In a short essay, diﬀerentiate between the symbolic view and the omnipotent view of management.
The view of managers as omnipotent is consistent with the stereotypical picture of the take
business executive who can overcome any obstacle in carrying out the organization's goals. This
omnipotent view, of course, isn't limited to business organizations. We can also use it to help explain the
high turnover among college and professional sports coaches, who can be considered the "managers" of
their teams. Coaches who lose more games than they win are ﬁred and replaced by new coaches who, it
is hoped, will correct the inadequate performance.
In the omnipotent view, when organizations perform poorly, someone has to be held accountable
regardless of the reasons, and in our society, that "someone" is the manager. Of course, when things go
well, we need someone to praise. So managers also get the credit
even if they had little to do with
achieving positive outcomes.
The symbolic view says that a manager's ability to aﬀect outcomes is inﬂuenced and constrained by
external factors. In this view, it's unreasonable to expect managers to signiﬁcantly aﬀect an
organization's performance. Instead, an organization's results are inﬂuenced by factors managers don't
control such as the economy, customers, governmental policies, competitors' actions, industry conditions,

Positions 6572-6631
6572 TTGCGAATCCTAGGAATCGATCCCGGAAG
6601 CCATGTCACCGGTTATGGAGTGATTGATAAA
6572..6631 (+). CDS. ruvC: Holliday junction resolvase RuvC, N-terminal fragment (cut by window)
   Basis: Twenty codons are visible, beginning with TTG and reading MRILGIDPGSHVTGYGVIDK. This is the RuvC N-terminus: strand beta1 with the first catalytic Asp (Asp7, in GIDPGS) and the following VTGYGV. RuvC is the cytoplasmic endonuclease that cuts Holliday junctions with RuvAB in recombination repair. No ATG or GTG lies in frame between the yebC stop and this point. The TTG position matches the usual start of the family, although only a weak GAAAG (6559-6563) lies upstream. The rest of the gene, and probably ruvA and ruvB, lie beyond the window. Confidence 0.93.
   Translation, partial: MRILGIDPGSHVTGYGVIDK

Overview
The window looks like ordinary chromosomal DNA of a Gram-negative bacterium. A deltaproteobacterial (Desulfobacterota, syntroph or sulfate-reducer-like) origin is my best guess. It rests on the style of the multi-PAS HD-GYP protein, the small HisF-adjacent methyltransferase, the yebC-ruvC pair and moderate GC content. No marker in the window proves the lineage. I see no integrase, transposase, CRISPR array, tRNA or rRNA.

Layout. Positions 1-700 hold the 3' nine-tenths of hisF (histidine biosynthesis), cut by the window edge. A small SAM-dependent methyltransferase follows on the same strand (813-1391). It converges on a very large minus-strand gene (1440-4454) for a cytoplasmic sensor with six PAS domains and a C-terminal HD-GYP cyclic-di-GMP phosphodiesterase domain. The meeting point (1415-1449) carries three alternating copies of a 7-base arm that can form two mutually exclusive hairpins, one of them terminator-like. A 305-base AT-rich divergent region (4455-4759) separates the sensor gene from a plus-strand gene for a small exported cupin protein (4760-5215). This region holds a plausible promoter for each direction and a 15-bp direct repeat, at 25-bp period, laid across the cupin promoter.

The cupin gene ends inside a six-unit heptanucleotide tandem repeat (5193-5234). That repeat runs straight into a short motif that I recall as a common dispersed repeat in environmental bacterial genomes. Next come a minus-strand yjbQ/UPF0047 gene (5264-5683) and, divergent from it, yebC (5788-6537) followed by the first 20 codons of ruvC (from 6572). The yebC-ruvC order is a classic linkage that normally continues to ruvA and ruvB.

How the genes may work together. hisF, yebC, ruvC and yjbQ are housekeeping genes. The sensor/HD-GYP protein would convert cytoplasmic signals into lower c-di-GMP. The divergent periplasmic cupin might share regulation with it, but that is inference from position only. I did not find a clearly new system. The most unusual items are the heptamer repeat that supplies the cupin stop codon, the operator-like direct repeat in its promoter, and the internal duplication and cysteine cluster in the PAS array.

control over proprietary technology, and decisions made by previous managers.
The "symbolic" view is based on the belief that managers symbolize control and inﬂuence. How? By
creating meaning out of randomness, confusion, and ambiguity or by trying to innovate and adapt.
Because their eﬀect on organizational outcomes is limited, a manager's actions often involve developing
plans, making decisions, and engaging in other managerial activities, which are done for the beneﬁt of
stockholders, customers, employees, and the public. However, the actual part that managers play in
organizational success or failure is minimal.
In a short essay, deﬁne organizational culture and discuss its three primary implications.
It's the shared values, principles, traditions, and ways of doing things
that inﬂuence the way organizational members act. In most organizations, these important shared values
and practices have evolved over time and determine, in large degree, what employees perceive about
their organizational experiences and how they behave in the organization. When doing their work, the
the "way we do things around here"
inﬂuences what employees can do and how
they view, deﬁne, analyze, and resolve problems and issues.
Our deﬁnition of culture implies three things. First, culture is a
. Individuals perceive the
organizational culture on the basis of what they see, hear, or experience within the organization. Second,
even though individuals may have diﬀerent backgrounds or work at diﬀerent organizational levels, they
tend to describe the organization's culture in similar terms. That's the
aspect of culture. Finally,
organizational culture is
. It's concerned with how members perceive the organization, not
with whether they like it. It describes rather than evaluates.
In a short essay, identify and deﬁne the seven dimensions that make up an organization's culture.
Innovation and risk taking
degree to which employees are encouraged to be innovative and to take
Attention to detail
degree to which employees are expected to exhibit precision, analysis, and
attention to detail.
degree to which managers focus on results or outcomes rather than on how
these outcomes are achieved.